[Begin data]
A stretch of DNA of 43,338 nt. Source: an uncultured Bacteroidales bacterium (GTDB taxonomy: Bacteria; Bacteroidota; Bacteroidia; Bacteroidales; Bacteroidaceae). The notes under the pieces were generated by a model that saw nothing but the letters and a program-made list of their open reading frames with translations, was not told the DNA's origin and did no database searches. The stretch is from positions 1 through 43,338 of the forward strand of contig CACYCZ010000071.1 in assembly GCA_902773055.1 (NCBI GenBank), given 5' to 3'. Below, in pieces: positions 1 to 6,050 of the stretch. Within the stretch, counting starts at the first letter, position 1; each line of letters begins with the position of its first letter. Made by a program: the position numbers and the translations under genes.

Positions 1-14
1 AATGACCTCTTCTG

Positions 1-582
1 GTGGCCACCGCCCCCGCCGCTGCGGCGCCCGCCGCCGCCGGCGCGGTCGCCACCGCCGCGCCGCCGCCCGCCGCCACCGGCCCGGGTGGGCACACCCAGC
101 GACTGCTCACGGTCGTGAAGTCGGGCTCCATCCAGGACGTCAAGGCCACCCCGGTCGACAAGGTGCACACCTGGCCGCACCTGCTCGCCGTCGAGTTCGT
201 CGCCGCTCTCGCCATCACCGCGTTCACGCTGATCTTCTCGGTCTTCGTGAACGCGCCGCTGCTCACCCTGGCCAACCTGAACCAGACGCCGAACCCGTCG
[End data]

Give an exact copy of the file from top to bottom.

A stretch of DNA of 43,338 nt. Source: an uncultured Bacteroidales bacterium (GTDB taxonomy: Bacteria; Bacteroidota; Bacteroidia; Bacteroidales; Bacteroidaceae). The notes under the pieces were generated by a model that saw nothing but the letters and a program-made list of their open reading frames with translations, was not told the DNA's origin and did no database searches. The stretch is from positions 1 through 43,338 of the forward strand of contig CACYCZ010000071.1 in assembly GCA_902773055.1 (NCBI GenBank), given 5' to 3'. Below, in pieces: positions 1 to 6,050 of the stretch. Within the stretch, counting starts at the first letter, position 1; each line of letters begins with the position of its first letter. Made by a program: the position numbers and the translations under genes.

Positions 1-14
1 AATGACCTCTTCTG

Positions 1-582
1 GTGGCCACCGCCCCCGCCGCTGCGGCGCCCGCCGCCGCCGGCGCGGTCGCCACCGCCGCGCCGCCGCCCGCCGCCACCGGCCCGGGTGGGCACACCCAGC
101 GACTGCTCACGGTCGTGAAGTCGGGCTCCATCCAGGACGTCAAGGCCACCCCGGTCGACAAGGTGCACACCTGGCCGCACCTGCTCGCCGTCGAGTTCGT
201 CGCCGCTCTCGCCATCACCGCGTTCACGCTGATCTTCTCGGTCTTCGTGAACGCGCCGCTGCTCACCCTGGCCAACCTGAACCAGACGCCGAACCCGTCG